Enhancement of efficacy of tuberculosis drugs with Immunoxel (Dzherelo (TM)) in HIV-infected patients with active pulmonary tuberculosis
Lisichansk Regional Tuberculosis Dispensary, Ukraine.Immunotherapy (Impact Factor: 2.07). 07/2009; 1(4):549-56. DOI: 10.2217/imt.09.25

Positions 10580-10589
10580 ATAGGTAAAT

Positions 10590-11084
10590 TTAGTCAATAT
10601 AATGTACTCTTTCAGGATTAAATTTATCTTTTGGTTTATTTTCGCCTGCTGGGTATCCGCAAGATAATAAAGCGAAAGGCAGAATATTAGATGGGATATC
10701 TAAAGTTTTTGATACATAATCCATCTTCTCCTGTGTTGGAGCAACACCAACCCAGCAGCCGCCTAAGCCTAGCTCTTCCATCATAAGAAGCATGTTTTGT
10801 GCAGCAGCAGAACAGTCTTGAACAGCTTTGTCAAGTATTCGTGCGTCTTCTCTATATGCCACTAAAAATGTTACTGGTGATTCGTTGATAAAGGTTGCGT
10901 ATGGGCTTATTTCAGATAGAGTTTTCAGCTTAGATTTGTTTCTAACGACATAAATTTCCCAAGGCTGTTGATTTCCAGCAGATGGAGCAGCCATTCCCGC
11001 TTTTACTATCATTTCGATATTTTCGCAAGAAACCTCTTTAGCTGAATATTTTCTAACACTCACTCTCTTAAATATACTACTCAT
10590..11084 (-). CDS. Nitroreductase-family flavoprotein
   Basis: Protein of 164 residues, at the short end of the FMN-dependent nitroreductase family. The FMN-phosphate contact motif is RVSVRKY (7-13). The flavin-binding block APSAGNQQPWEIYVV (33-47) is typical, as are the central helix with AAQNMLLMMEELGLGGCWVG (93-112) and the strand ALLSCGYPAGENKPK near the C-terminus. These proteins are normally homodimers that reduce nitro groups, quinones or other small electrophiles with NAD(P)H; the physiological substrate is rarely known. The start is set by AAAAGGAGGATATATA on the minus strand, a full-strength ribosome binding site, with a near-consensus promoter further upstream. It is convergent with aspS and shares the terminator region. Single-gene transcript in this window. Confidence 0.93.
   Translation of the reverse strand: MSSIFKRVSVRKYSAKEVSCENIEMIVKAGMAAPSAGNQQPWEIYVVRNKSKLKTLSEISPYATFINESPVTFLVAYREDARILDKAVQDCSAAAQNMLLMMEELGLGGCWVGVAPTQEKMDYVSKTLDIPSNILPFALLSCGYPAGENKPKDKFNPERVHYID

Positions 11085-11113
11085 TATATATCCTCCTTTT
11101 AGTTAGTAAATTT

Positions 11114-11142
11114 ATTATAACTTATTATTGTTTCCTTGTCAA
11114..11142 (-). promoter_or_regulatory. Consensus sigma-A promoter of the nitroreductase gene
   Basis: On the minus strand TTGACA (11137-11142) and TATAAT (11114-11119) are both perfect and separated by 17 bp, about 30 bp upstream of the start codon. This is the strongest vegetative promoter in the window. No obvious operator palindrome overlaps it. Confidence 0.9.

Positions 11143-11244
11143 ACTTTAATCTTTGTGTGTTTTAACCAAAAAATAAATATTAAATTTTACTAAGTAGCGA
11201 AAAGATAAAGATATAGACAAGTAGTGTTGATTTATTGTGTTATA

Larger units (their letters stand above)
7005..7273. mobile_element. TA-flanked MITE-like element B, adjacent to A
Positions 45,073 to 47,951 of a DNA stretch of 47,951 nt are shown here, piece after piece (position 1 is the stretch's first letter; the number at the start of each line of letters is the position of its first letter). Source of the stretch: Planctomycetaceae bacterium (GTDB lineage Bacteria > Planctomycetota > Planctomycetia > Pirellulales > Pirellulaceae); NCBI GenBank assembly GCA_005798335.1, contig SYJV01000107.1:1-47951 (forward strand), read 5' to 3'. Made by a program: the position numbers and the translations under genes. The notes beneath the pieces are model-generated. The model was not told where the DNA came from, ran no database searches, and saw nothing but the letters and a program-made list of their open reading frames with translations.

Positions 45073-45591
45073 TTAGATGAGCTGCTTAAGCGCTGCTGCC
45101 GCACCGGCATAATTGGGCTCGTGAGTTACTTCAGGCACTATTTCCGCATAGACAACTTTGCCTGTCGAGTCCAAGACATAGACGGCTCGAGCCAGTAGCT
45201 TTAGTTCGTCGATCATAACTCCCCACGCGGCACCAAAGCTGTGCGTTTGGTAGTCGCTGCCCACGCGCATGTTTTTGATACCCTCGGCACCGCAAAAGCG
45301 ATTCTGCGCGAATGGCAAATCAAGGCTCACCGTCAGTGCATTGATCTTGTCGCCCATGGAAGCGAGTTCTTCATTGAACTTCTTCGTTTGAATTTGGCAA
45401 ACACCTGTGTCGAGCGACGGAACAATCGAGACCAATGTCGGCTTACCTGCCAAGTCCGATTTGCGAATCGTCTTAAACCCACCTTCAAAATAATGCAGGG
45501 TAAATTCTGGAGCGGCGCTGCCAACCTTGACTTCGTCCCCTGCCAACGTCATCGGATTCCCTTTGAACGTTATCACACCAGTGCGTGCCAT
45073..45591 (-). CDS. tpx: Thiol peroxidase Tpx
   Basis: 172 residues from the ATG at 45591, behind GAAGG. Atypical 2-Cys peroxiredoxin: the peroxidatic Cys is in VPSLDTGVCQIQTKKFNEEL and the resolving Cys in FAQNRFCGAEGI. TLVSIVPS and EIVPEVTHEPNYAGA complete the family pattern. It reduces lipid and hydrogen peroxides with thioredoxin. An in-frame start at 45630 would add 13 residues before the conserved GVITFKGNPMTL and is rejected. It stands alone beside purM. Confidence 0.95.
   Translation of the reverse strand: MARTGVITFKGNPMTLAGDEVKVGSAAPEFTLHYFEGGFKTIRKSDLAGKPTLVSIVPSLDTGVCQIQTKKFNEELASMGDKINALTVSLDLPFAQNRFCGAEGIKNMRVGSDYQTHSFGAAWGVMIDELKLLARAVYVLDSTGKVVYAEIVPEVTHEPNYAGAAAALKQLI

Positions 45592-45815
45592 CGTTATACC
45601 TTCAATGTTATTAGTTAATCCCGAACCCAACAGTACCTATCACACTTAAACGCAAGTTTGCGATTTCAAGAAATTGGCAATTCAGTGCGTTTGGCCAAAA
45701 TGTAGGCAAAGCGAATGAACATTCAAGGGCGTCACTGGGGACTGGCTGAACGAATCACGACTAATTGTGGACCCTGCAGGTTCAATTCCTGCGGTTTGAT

Immunoxel (Dzherelo) is an oral, herbal immunomodulator used in Ukraine for adjunct therapy of infectious and autoimmune diseases. Antiretroviral drug-naive, tuberculosis (TB)/HIV coinfected patients with active pulmonary TB were divided into two arms, A (n = 20) and B (n = 20), to receive first-line anti-TB therapy (ATT) or ATT + Dzherelo, respectively. As a result, three (16%) versus 12 (67%; p = 0.003) patients had Mycobacterium tuberculosis culture conversion, with time to negative culture of 6 and 4 months in arms A and B, respectively. In the ATT-alone arm, the healing of pulmonary cavitations was observed in 25% of patients at weeks 24-28, while 60% of individuals in arm B healed at 16-18 weeks (p = 0.025). The TB lesions, on chest x-ray, had cleared in 46 and 84%, with time-to-clearance of 24-28 and 16-18 weeks in arms A and B, respectively. In the ATT-alone arm, the bodyweight at baseline was 64 +/- 6.3 kg, with 13 cachexic patients who had an average weight deficit of -5.2 +/- 1.7 kg. At the end of 6 months of follow-up, they have lost an additional 0.6 kg (-5.8 +/- 2.4). The study entry-level weight in arm B was 52 +/- 5.7 kg, with 12 individuals who had a body mass deficit of -8.5 +/- 2.7 kg. The immunotherapeutic intervention increased bodyweight by an average of 5.8 +/- 2.6 kg above baseline (p < 0.0001). The inclusion of Dzherelo into the ATT regimen decreased the incidence of new opportunistic infections (OI) with three episodes of OI versus 12 in arm A (p = 0.003). These findings indicate that Dzherelo contributes positively to the clinical efficacy of TB drugs.